By positioning the leveraging arms 42, 44 in the centered position while the propulsion control lever 46 is in the forward position, the power source and drive arrangement 40 is caused to drive both propulsion elements 36, 38 at the same speed in a forward direction. This causes the work unit 20 to travel in a straight, forward direction as shown in FIG. 4. Pivoting the leveraging arms 42, 44 to the position of FIG. 5 while the propulsion control lever 46 remains in the forward position, causes the power source and drive arrangement 40 to drive the left and right propulsion elements 36, 38 at differential speeds. For example, as shown at FIG. 5, the left propulsion element 36 is driven forwardly at a faster speed than the right propulsion element is driven forwardly. This causes a power assisted right turn of the work unit 20 as the work unit moves forwardly. In contrast, by moving the leveraging arms 42, 44 to the position of FIG. 6 while the propulsion control lever 46 remains in the forward position, the power source and drive arrangement is caused to drive the right propulsion element 38 faster in the forward direction than the left propulsion element 36 is driven in the forward direction. This causes a power assisted left turn of the work unit 20 as the work unit 20 moves in forwardly.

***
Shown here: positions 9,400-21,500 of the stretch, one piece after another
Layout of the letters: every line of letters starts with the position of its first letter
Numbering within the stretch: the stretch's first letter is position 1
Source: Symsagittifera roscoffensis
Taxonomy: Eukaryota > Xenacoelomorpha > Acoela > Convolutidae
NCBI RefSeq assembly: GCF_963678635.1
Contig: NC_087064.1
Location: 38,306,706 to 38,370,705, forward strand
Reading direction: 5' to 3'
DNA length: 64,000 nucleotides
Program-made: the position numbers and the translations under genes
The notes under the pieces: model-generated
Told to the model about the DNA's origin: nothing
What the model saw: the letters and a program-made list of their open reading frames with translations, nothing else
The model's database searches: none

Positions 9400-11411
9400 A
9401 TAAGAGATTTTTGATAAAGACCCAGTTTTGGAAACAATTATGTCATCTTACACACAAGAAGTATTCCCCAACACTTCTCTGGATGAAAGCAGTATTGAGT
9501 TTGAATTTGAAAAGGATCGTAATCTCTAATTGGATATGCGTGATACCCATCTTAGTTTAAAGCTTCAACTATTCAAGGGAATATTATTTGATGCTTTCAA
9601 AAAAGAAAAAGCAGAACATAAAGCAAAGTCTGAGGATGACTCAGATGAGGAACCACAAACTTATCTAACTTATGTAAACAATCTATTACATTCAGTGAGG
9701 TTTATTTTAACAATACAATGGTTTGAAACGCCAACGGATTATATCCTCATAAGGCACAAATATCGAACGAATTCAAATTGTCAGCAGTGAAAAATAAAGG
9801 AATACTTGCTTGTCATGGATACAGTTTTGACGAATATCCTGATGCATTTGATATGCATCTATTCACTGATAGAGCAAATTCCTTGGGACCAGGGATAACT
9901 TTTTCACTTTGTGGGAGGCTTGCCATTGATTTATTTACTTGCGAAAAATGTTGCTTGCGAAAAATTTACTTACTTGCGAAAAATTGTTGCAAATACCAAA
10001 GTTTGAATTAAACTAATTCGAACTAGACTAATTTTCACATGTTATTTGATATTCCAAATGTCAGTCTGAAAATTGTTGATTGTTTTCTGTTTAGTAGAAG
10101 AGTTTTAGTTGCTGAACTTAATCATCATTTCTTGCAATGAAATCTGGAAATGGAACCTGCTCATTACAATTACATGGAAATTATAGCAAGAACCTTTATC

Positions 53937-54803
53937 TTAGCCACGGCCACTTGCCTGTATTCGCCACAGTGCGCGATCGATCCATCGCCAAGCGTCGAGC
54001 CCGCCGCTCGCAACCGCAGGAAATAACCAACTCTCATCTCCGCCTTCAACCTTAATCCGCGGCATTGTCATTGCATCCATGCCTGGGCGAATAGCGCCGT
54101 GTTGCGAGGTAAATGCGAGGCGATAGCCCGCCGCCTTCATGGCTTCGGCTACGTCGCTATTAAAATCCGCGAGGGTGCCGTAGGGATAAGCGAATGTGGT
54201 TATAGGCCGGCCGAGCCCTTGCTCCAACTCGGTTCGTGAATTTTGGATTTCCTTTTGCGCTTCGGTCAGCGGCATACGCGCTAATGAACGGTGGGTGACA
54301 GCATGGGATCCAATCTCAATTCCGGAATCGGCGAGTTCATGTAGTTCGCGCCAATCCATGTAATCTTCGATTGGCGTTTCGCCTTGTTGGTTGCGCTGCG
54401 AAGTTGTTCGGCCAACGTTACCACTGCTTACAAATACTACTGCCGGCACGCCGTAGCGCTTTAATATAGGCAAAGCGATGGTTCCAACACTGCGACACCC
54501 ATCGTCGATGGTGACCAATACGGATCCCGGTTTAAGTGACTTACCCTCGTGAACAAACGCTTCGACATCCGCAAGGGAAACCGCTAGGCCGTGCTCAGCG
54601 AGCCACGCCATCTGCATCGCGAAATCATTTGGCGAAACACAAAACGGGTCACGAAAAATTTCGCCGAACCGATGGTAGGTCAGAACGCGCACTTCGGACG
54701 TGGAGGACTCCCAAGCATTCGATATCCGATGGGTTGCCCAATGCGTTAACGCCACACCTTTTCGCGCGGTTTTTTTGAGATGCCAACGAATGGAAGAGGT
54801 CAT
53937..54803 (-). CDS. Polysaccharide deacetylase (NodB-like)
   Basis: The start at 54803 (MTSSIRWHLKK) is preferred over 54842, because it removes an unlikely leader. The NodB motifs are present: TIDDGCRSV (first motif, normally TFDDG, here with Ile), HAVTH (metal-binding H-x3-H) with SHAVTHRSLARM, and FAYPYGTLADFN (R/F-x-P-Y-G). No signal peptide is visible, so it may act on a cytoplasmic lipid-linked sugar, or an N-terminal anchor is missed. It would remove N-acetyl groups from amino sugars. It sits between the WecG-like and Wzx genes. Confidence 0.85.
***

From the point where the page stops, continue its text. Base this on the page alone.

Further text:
FIG. 7 shows the work unit 20 with the propulsion control lever 46 in the reverse position, and the leveraging arms 42, 44 in the centered position. In this configuration, both of the propulsion elements 36, 38 are driven rearwardly at the same speed to cause the work unit to move in a straight, rearward direction. If the operator desires to turn the work unit 20 in a clockwise direction while continuing to move in a reverse direction, the leverage arms 42, 44 are pivoted to the leftward position shown at FIG. 8. When the leveraging arms 42, 44 are pivoted to the position of FIG. 8, the power source and drive arrangement is caused to drive the right propulsion element 38 faster in a rearward direction than the left propulsion element 36 is driven in a rearward direction. This causes a power assisted turn in a clockwise direction as the work unit 20 continues in reverse. If the operator wants to turn the work unit 20 in a counter-clockwise direction while the work unit 20 moves in reverse, the leveraging arms 42, 44 are pivoted to the rightward position shown at FIG. 9. In the position of FIG. 9, the leveraging arms 42, 44 cause the power source and drive arrangement 40 to drive the left propulsion element 36 rearwardly at a faster speed than the right propulsion element 38 is driven rearwardly. This causes a power assisted counter-clockwise turn as the work unit 20 continues to move in a reverse direction.